Toronto Star ePaper

Councillors may have home security covered

Staff recommend city reimburse members due to threats


Councillors may soon be able to expense home security systems, following an increase in threats to elected officials in Toronto and across the country.

City staff recommend members of council be reimbursed for up to $2,000 to set up home security, and up to $100 a month for a security monitoring subscription, noting that similar policies have been passed in Calgary, Hamilton, Waterloo and Ottawa.

The Star has reported that councillors have received death threats and abusive phone calls and messages. Some have had their constituency windows smashed and protestors on their doorsteps after their home addresses were shared online. The attacks escalated dramatically during the pandemic, raising concern that fewer people — in particular women and people of colour who are often specifically targeted — will choose to run for office.

“My family and my wife didn’t get into politics. I made that decision. They supported me wholeheartedly but … the threats to myself seem to be on the increase and I don’t want to see that trickling in into my family,” said Coun. Paul Ainslie (Scarborough-Guildwood) who already has a home security system.

“It has got a lot more ugly, almost threatening. We used to get complaints but the threatening behaviour, it’s three or four times what it used to be,” said Coun. Mike Colle (Eglinton-Lawrence).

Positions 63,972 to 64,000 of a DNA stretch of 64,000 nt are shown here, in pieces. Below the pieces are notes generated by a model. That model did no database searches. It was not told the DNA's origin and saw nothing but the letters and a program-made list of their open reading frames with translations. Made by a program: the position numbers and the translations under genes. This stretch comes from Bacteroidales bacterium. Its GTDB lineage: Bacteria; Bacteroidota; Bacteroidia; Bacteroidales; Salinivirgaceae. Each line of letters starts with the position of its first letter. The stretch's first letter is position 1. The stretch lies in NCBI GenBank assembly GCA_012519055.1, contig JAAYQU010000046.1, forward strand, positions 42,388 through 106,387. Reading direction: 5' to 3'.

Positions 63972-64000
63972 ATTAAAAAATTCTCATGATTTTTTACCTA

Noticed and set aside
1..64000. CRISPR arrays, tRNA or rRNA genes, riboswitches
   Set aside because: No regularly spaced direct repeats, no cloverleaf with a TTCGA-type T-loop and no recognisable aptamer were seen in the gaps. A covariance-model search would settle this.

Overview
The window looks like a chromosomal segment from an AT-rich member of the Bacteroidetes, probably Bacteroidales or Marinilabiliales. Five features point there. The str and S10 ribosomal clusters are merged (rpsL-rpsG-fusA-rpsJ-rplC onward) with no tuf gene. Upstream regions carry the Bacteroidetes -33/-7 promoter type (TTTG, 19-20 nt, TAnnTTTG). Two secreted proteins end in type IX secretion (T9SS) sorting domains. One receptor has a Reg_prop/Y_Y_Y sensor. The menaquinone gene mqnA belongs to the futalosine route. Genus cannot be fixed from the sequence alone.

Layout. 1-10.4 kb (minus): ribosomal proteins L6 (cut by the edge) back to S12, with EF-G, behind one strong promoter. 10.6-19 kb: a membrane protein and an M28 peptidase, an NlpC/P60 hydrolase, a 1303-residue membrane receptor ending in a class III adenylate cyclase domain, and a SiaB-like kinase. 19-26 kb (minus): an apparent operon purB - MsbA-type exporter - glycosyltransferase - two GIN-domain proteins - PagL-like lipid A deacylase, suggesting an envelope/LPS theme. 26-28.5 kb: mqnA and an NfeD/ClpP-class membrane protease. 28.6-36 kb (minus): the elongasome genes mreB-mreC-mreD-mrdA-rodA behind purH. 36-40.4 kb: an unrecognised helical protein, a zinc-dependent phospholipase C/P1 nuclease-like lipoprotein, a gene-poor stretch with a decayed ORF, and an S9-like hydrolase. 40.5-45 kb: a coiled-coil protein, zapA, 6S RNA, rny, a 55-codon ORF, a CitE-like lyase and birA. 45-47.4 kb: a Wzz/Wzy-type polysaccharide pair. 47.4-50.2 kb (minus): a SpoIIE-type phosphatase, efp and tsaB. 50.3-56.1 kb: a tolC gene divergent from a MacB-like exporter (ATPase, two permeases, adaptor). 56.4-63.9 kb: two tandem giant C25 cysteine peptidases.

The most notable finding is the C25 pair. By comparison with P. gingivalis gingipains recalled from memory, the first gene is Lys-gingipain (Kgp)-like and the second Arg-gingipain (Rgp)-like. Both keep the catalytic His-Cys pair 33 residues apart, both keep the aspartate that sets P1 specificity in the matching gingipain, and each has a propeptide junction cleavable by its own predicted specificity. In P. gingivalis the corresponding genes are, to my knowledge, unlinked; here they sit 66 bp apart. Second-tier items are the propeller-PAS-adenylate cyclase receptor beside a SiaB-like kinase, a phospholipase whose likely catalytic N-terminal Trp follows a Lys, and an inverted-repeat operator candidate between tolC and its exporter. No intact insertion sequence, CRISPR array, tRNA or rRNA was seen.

The city’s executive committee discussed the staff report on updating councillor budgets Tuesday but postponed approving it for council debate in order to receive staff input on another pressing concern: expenses related to the “reality of the digital age,” as Coun. Paula Fletcher (Toronto-Danforth) summarized it.

She noted that councillor offices now have new expenses from videoconferencing software like Zoom to email marketing service Mailchimp. Coun. Jennifer McKelvie (Scarborough—Rouge Park) added that councillor staff are also now all using cellphones for work, another expense that is not currently fully accounted for.

Next week’s city council meeting will, however, consider the city’s revamped CaféTO program that promises to address the complaints of slow approval times and onerous regulations including accessible platforms. Now restaurants whose plans were approved for 2023 will be fast-tracked through the 2024 application process.

More than 200 businesses have already been pre-approved, according to city staff, while 105 need to submit additional material. The official application period will open in January, six weeks earlier than previously.

Mayor Olivia Chow welcomed the changes, which she said will allow restaurant owners to tell their customers well in advance they are going to be able to enjoy outdoor patio space.

“It’s going to be a fast smooth process. On top of it, it will be one-stop shop. Rather than dealing with all these different folks, they’re going to have one place, the transportation department that will make all the decisions,” said Chow.

The city collects about $500,000 in fees and spends an additional $3.236 million to keep CaféTO going, according to staff.





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